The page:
The quarry property at Cromwell, Conn., is now valued at $100,000, Three years ago it could he hought for $30 000, Ground has heen hrolcen at Portland, Maine, for the construction of the Portland and Ogdenshurgh Railroad. The Supreme Court of Nevada has decided that the telegraph is a hranch of commerce, and, as such, is under the control of Congress. The navigation regulations of the Suez Canal state that the canal will he open for vessels of all nationalities with a draft of less than 24-6 feet. The quantity of amber lately found at the Kurische Haft'in Eastern Prussia, is said to he so great that the market price of the article has fallen. The new iron bridge over the Caps Fear river, to connect all the railroad lines centering in Wilmington, North Carolina, was opened on the 28th of August. The Imperial Insurance Company of London has paid $100,000 losses f r the whiskey destroyed at the late Philadelphia First street fire, and will soon pay $200,000 additional. Illinois is to have a new Capitol at Springfield. The plans, specifications, and estimates of the Commissioners have heen ofiicially approved. The cost, exclusive of foundation, is limited to $3,000,000. The colossal bust of Humboldt, which was modeled by Professor Bliiser, hasbeen successfully castin bronze by Howald,in Brunswick, Germany It is intendedforNev/York and will cost about 17,000 thalers. The English papers complain of the continued emigration of Cornish miners, which is not caused by want of work, but by the low rate of wages paid them. The men who have left are of the best class of miners. The exhibition of the Pennsylvania State Agricultural Society is to be held in Harrisburgli, opening on Tuesday, the 28th of September, and con tinning until the 1st of October. The premium list amounts to $10,000. The oil excitement at Parker's Landing and about the mouth of the Clarion river still continues to increase. Twenty-three derricks are upon the Clarion county side,and many more on the Armstrong side of the Alle -gheny. It is said ihat the town of Warren, Jo Daviess county, Illinois, ofi'ers a bonus of from $2,000 to $3,000 to any responsible person who will go to that town and erect and run a custom steam grist-mill, which is needed in that place. The dome of the Invaliiles at Paris, is at last completed, and presents a magnificent appearance, sparkling with gold. It was gilded for the first time by Louis XIV., for the second time by the first Napoleon in 1896, and now for the third time by Louis Napoleon. A California paper says that 50,000 tuns of wheat were lying in sacks along the banks of the Sacramento river, in Tehama, Butte, Sutter, Colusa, and Yolo counties, on the Ist of August, and that 60,000 mo'-e were to follow, making 110,000 tuns as the yield of five counties. A crib 300 feet long, being one section of the whole length of 900 feet, to be used in the construction of a wharf at North New York, lor the Harlem River and Port Chester Railroad, has been towed to its position. The balance of the crib is progressing rapidly, and a steam dredger is constantly at work deepening. The present prodftction of the White Pine mines is about $86,000 a week, and'f or the whole district about $100,000 a week. In a month or two the production wftl be increased to the rate of six millions a year, and the yield for 18T0,it is confidently believed, will reach ten million dollars. A Chicago paper says that there are over 20,000.000 gallons of water consumed aaily in that city. It discusses the estimated future consumption and the limited facilities for supplying the demand, and contends that the lake tunnel will be inadequate to supply the city five years hence. Aheavy snow storm prevailed at the summit of Mount Washington, on Aug. 31. The telegraph wires were broken in several places by the ice, which I accumulated to the thickness of two inches, or more. The thermometer stood at 28 deg. The Times says it snowedlu this city on the 1st of September. The Ames Works, in Chicopee, MassachuscttB, arc engaged on the bronze fountain for the Central Park, New York. An immense bronze basin is to be cast, which will rest on sixteen columns. Tlic whole is to be octagonai in shape, and a number of curious jets and streams will be worked into the design at various points. From the annual report of the Street Superintendent of San Francisco it appears that city has 102 miles of paved streets and 255,829 feet of sewerage The cost of street work from July 1,1868, to July 1, 1869, has been in round numbers $1,520,000; and the average cost has been nearly a million a year for ten years past. The State Line Lode, Nye county, Nevada, according to the report of the United States deputy surveyor, is a gold-bearing vein, composed mainly of ferruginous and friable quartz. In many places the entire vein is so friable and crumbly as to be easily removed with the pick alone. A working test of 600 pounds gave a yield of $176 per tun. The improvements on the mine have cost abdat $2,000 coin. The following is said to be an excellent imitation of the jet black China varnish for boots and shoes. Dissolve 10 grms. of shellac and5grms. of turpentine in 40 grms. of strong methylated spirits, having previously dissolved 1 grm. of extract of logwood, with some neutral chromatc of potass a and sulphate of indigo, in the spirits. The varnish should be kept in well stoppered bottles. New Ilaven, Conn., is becoming anxious about its water supply. The water is now pumped into the reservoir by water power, wasting ten millions of gallons each day in pumping two and a half millions. The company propose to put in steam pumps, which will enable them to supply a city of two or three hundred thousand inhabitants. A Belgian has lately had a steamer of diminutive proportions constructed jn England. Tbis craft is twenty-four feet long and six feet wide. Her boiler is about the size of a teakettle, ad the epf ine might be put in the 188 pocket o f a great coat. She i s said t o b e a fine soa boat, and has made two or three trips, running from Cowes to Ostend, with great speed. The owner ntends to uise this little steamer for coasting on the Belgian coast. The largest span of any truss bridge in the United States is that of the great bridge across the Ohio river at Louisville, which is destined to connect the Kentucky and Indiana shores. The bridge itself will be, when flnished (and the engineer in charge expects to turn over his contract for the building some time in November), one of the most splendid structures of the kind in this or any other country. This last span covers three hundred and seventy feet, and is a marvel of engineering skill. The Philadelphia JPress says that the miners' strike is spreading throughout the entire coal regions. At Hazleton, Luzerne county, it has assumed a serious aspect. The strikers are laborers employed by the miners to assist them in loading and removing the coal after it has been blasted. On the 23d Aug. they stopped the p amps in all the mines except those of Pardee and Co., and it is understood that work in this mine is also suspended. The sheriff was called upon, and he proceeded to the mines with a posse comitatus with the determination of protecting the engineers. It is a well-known fact that, when,it is desirable to covermetals, especially brass or copper, with a strongly-adhering coating of tin, this is usually effected by boiling the articles to be thus coated with an aqueous fluid, to which is added cream of tartar, crystallized protochloride of tin, and some lumps of pure metallic tin. Dr. Hillier states that, instead of this mixture he uses, with very good success, a solution of 1 part of protochloride of tin in 10 parts of water, to which he next adds a solution of 2 parts of caustic soda in 20 parts of water; the mixture becomes turbid, but this does not affect the tinning operation, wnich is effected by heating the c*jects to be tinned in this fluid, care being taken, at the same time, to place in the liquid a piece of perforated block-tin plate, and to stir up the fluid during the tinning, with a rod of zinc.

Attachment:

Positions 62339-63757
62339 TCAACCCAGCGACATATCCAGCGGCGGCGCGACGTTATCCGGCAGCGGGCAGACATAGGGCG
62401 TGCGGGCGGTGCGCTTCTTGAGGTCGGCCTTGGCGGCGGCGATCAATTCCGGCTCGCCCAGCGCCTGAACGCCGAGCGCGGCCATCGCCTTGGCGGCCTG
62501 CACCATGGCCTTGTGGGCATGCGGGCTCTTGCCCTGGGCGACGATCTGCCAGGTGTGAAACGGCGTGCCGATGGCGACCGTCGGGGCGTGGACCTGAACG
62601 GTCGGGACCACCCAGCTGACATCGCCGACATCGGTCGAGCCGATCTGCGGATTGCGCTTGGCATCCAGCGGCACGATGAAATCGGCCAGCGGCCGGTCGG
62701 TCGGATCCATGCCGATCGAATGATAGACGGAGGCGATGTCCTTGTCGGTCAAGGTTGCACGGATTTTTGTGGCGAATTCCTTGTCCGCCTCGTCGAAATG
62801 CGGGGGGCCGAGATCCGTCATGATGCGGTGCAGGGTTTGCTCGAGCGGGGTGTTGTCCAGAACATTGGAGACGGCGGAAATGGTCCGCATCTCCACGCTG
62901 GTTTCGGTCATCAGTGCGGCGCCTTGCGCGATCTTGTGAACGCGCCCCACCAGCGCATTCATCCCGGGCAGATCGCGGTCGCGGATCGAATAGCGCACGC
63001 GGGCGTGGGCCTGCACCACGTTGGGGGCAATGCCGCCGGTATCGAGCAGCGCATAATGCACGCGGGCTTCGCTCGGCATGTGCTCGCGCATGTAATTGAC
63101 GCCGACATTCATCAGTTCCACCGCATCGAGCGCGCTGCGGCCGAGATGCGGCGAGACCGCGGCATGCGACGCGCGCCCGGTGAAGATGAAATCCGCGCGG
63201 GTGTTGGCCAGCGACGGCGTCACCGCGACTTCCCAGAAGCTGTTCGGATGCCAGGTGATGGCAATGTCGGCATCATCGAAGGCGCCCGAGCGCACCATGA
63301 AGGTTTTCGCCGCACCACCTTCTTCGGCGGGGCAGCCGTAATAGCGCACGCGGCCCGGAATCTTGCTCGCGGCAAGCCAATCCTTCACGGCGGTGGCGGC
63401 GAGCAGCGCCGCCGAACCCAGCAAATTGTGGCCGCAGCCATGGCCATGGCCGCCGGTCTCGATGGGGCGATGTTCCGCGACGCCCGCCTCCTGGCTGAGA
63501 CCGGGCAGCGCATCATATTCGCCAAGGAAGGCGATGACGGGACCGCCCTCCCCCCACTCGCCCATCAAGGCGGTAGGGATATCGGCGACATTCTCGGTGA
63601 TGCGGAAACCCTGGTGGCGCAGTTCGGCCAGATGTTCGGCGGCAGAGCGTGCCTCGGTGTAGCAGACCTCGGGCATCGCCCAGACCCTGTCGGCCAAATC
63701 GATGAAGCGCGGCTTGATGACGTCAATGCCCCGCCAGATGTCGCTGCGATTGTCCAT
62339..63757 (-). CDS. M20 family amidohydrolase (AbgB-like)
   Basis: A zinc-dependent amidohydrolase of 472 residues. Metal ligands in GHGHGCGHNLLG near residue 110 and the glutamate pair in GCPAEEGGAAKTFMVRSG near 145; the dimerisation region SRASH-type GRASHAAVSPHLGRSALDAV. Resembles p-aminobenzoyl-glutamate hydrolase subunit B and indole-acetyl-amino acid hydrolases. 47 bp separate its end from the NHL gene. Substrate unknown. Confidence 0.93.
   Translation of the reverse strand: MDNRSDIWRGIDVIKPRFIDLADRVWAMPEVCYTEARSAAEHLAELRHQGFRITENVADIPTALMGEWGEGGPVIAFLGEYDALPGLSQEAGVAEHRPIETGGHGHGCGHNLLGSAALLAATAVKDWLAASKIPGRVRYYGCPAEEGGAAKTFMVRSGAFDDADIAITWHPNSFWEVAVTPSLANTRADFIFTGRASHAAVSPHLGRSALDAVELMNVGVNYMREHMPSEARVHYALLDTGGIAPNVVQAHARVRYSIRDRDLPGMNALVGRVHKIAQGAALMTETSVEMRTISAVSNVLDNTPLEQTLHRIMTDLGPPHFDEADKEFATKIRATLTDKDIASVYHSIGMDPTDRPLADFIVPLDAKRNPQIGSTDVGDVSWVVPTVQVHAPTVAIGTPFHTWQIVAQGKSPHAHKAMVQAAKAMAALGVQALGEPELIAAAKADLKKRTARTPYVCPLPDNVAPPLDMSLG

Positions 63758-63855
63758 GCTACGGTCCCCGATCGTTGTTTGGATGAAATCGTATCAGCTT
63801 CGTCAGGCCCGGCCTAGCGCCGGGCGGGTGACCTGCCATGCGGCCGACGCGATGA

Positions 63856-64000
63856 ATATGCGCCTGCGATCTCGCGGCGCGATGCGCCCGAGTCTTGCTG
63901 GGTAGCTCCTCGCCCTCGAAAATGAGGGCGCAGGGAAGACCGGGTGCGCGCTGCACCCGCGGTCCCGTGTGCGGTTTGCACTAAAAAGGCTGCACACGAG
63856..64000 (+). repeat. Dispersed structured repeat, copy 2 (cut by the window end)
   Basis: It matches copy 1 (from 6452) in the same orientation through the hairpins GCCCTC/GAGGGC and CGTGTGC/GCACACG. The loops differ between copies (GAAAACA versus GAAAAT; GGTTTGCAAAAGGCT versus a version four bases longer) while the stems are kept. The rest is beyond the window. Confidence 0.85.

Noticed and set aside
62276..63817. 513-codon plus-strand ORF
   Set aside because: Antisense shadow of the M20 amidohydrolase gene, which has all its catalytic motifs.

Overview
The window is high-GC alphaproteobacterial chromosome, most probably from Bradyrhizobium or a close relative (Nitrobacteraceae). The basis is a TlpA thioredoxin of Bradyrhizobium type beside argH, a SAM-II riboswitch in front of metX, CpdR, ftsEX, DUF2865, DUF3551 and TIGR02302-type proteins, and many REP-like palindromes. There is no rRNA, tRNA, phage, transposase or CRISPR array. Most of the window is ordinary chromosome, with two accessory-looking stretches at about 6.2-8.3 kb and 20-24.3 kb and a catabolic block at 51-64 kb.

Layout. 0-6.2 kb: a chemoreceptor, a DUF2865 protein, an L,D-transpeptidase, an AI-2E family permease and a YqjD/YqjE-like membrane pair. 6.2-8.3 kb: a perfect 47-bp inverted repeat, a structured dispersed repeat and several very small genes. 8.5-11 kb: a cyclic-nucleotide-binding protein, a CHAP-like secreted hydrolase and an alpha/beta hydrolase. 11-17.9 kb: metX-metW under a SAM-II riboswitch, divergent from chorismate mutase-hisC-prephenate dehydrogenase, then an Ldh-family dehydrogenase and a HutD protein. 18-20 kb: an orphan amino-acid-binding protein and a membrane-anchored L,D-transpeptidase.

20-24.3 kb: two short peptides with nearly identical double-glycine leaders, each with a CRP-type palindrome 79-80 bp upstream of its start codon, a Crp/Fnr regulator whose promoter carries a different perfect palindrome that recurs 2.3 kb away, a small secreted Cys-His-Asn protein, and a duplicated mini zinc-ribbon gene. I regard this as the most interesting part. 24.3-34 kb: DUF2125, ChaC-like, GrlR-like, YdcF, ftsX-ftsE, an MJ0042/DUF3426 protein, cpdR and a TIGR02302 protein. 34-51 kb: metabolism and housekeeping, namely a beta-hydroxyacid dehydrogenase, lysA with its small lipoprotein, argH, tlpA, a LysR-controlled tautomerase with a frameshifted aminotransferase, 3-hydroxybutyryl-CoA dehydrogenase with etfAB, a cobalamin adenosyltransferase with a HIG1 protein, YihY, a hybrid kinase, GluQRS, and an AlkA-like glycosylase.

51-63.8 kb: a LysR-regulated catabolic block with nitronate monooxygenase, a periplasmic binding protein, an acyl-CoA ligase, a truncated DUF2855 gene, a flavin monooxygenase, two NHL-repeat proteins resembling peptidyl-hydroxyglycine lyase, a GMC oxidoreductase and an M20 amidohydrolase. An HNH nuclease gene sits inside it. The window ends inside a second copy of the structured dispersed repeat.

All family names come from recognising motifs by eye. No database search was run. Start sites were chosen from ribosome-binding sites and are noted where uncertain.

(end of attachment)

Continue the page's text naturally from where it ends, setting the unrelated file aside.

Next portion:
This article was originally published with the title "Manufacturing, Mining, and Railroad Items" in Scientific American 21, 12, 187-188 (September 1869)